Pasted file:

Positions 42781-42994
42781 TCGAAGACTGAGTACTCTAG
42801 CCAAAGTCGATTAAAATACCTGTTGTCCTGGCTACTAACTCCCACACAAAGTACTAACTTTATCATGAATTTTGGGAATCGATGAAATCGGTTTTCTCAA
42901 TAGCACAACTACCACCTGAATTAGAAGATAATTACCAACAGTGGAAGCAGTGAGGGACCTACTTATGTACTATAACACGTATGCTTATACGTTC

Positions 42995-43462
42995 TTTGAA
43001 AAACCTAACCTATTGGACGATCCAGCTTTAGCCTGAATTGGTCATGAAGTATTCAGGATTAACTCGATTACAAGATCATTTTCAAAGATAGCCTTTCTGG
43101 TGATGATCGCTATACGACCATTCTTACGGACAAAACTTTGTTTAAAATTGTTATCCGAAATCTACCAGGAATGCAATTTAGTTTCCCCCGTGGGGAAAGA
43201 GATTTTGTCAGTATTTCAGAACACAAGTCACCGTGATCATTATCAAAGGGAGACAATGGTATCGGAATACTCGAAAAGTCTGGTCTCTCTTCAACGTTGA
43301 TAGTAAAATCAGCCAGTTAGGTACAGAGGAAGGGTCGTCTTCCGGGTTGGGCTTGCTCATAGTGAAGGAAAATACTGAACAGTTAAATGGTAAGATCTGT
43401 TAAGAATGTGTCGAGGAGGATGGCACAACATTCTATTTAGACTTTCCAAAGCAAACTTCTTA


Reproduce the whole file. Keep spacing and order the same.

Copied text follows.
Positions 42781-42994
42781 TCGAAGACTGAGTACTCTAG
42801 CCAAAGTCGATTAAAATACCTGTTGTCCTGGCTACTAACTCCCACACAAAGTACTAACTTTATCATGAATTTTGGGAATCGATGAAATCGGTTTTCTCAA
42901 TAGCACAACTACCACCTGAATTAGAAGATAATTACCAACAGTGGAAGCAGTGAGGGACCTACTTATGTACTATAACACGTATGCTTATACGTTC

Positions 42995-43462
42995 TTTGAA
43001 AAACCTAACCTATTGGACGATCCAGCTTTAGCCTGAATTGGTCATGAAGTATTCAGGATTAACTCGATTACAAGATCATTTTCAAAGATAGCCTTTCTGG
43101 TGATGATCGCTATACGACCATTCTTACGGACAAAACTTTGTTTAAAATTGTTATCCGAAATCTACCAGGAATGCAATTTAGTTTCCCCCGTGGGGAAAGA
43201 GATTTTGTCAGTATTTCAGAACACAAGTCACCGTGATCATTATCAAAGGGAGACAATGGTATCGGAATACTCGAAAAGTCTGGTCTCTCTTCAACGTTGA
43301 TAGTAAAATCAGCCAGTTAGGTACAGAGGAAGGGTCGTCTTCCGGGTTGGGCTTGCTCATAGTGAAGGAAAATACTGAACAGTTAAATGGTAAGATCTGT
43401 TAAGAATGTGTCGAGGAGGATGGCACAACATTCTATTTAGACTTTCCAAAGCAAACTTCTTA